While opinions have certainly been mixed on Pixar‘s recent output, few would argue that the last few years haven’t been a downturn for the studio. Even movies that have received good reviews don’t quite feel up to the level of their greatest works. Though it has some good ideas and a surprisingly romance-heavy approach, the merely decent Elemental doesn’t represent a break from that trend.
With an idea that is vaguely a cousin to Inside Out and Soul, the film follows a universe inhabited by personifications of the four traditional elements: fire, air, water, and earth. The protagonist is Ember, a fire woman carrying the weight of her parent’s expectations to take over a shop selling fire-related products. They live in Element City, a place where persons of all four elements have come together to live. Fire is the youngest element and the most ostracized.
As one might guess, this allows the fire people to be coded as immigrants, and the film becomes a metaphor for immigration, prejudice, and finding acceptance, both at a personal and societal level. Elemental has some good ideas to explore. Ember feels like she has to carry on her father’s legacy, but wants to carve her own path. Her character also suffers from a fiery temper and struggles to empathize with others.
This is potentially rich thematic material, and it oftentimes works to create strong emotional points. But the biggest flaw is inconsistency. There is inconsistency in the film’s world-building, its pacing, and its storytelling. The result is a film that feels like many disparate elements struggling to work together — an appropriate metaphor if there was one.
We don’t find out about Ember’s desires until fairly late into the film, meaning most of that conflict is stuffed into a short amount of screentime. The film’s immigrant story is also unevenly coded. At times, it feels like the fire people are drawing from Asian-American experiences. They’re animated to have a vaguely Asian appearance, their fictional fire language draws on Asian-ish sounds, and their design aesthetic feels eastern. But other times in the film, the language used feels more coded to the racial struggles that black Americans face. This attempt to make it more universal isn’t inherently a bad idea, but it ends up feeling confusing as to what real-world parallels we’re supposed to draw.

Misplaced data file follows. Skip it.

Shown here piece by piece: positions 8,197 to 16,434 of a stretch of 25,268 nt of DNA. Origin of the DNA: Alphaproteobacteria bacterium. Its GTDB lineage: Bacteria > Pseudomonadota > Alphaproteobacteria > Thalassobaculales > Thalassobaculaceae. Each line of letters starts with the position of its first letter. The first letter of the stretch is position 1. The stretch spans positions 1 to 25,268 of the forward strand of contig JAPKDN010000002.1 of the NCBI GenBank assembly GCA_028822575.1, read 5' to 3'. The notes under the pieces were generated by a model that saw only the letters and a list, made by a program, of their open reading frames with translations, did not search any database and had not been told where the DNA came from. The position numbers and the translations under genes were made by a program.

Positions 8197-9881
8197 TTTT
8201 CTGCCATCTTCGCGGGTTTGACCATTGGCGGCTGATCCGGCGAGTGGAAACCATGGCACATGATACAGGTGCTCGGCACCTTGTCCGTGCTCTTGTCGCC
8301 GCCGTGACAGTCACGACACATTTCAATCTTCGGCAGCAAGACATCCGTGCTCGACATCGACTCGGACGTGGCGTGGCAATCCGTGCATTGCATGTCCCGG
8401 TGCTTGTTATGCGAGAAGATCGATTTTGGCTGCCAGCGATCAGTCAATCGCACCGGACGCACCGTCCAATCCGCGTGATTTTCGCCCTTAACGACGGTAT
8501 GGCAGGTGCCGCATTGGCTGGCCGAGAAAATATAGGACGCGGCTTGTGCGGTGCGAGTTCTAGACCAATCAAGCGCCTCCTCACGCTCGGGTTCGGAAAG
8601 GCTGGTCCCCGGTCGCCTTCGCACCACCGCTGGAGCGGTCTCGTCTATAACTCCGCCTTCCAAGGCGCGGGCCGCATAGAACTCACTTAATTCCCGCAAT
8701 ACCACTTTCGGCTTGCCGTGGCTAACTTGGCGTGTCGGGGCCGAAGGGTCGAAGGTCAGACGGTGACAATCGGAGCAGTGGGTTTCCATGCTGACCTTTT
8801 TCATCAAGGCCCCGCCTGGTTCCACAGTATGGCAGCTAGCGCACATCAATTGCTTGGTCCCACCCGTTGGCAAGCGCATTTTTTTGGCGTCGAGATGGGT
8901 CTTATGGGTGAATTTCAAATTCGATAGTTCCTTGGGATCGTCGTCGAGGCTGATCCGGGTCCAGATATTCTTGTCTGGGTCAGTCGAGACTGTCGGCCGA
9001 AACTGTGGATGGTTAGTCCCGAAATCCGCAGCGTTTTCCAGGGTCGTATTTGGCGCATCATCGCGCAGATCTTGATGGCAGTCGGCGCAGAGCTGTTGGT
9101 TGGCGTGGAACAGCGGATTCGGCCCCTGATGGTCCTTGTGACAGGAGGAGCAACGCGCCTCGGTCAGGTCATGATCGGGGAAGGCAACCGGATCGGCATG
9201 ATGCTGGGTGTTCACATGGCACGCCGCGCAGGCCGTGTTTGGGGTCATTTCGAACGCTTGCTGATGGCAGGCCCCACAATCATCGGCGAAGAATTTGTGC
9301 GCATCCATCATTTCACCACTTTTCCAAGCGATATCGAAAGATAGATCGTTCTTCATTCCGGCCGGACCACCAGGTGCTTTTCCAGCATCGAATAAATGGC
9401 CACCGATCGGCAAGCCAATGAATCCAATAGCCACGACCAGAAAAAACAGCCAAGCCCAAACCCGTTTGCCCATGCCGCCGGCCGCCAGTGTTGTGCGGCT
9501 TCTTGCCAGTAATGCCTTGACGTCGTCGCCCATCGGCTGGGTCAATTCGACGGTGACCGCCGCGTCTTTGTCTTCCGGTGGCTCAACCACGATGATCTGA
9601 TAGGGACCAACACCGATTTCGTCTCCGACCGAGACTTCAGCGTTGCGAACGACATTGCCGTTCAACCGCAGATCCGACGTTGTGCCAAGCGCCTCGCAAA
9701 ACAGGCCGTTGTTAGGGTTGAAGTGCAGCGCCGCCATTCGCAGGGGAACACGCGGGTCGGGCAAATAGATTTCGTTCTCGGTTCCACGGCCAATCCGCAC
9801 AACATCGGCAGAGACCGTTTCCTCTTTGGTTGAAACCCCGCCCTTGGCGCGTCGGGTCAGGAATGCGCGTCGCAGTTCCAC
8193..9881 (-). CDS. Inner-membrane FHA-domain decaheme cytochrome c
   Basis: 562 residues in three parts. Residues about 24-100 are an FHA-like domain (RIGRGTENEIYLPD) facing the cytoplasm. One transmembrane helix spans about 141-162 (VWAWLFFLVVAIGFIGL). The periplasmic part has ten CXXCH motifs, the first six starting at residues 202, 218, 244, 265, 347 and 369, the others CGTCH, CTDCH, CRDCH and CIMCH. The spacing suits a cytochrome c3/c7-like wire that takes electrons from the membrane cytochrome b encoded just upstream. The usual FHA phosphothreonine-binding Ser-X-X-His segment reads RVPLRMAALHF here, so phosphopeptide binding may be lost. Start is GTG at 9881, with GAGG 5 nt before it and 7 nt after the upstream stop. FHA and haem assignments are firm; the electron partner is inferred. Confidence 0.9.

The overall world-building of Element City also feels undercooked. There are fun moments where certain vehicles and buildings are designed with elemental people in mind. Air people travel via blimps, and their own airy bodies keep the vehicles afloat. Water persons have water filling their homes, and there are jokes of a sexual nature as we see two earth people “pruning” each other.
Aside from these moments here and there, it doesn’t feel like a fully-realized system the way Inside Out did. The dynamics of the world don’t make total sense, and the prejudice against fire people feels underdone. The film shows us once or twice in jarring flashbacks about how fire people can be dangerous due to burning things. The same issues would seem to exist with the other elements, but the film ignores these implications in order to focus on the messy metaphor it wants.
The biggest conflict comes between the film’s two main plots: Ember trying to control her temper, and her romance with a water person, Wade. The central thread of Elemental winds up being the romance between Ember and Wade. This leads to some touching moments, despite the predictable nature of a “fire and water don’t mix” setup. The voice actors for Ember and Wade, Leah Lewis and Mamoudou Athie, bring lots of personality to their characters and manage to develop a chemistry that is palpable.
While at times this works well with Ember’s attempts to finding herself, ultimately the film tells us that she mellows out rather than truly earning or showing it. The movie wants us to see that her relationship with Wade has taught her empathy, but there’s such a hard line between the romance scenes and the Ember changing scenes that it doesn’t blend together as well as one hopes.
Elemental still feels mostly like a win for the studio. It’s not as strong as Inside Out or Soul, but it has some neat ideas, a touching romance, and enough emotional moments that it has the Pixar hallmarks. The animation is gorgeous, with closeup shots of the characters showing off how well designed they are. One just wishes more time was spent refining the script, because it feels like Elemental had the potential to be one of Pixar’s finest.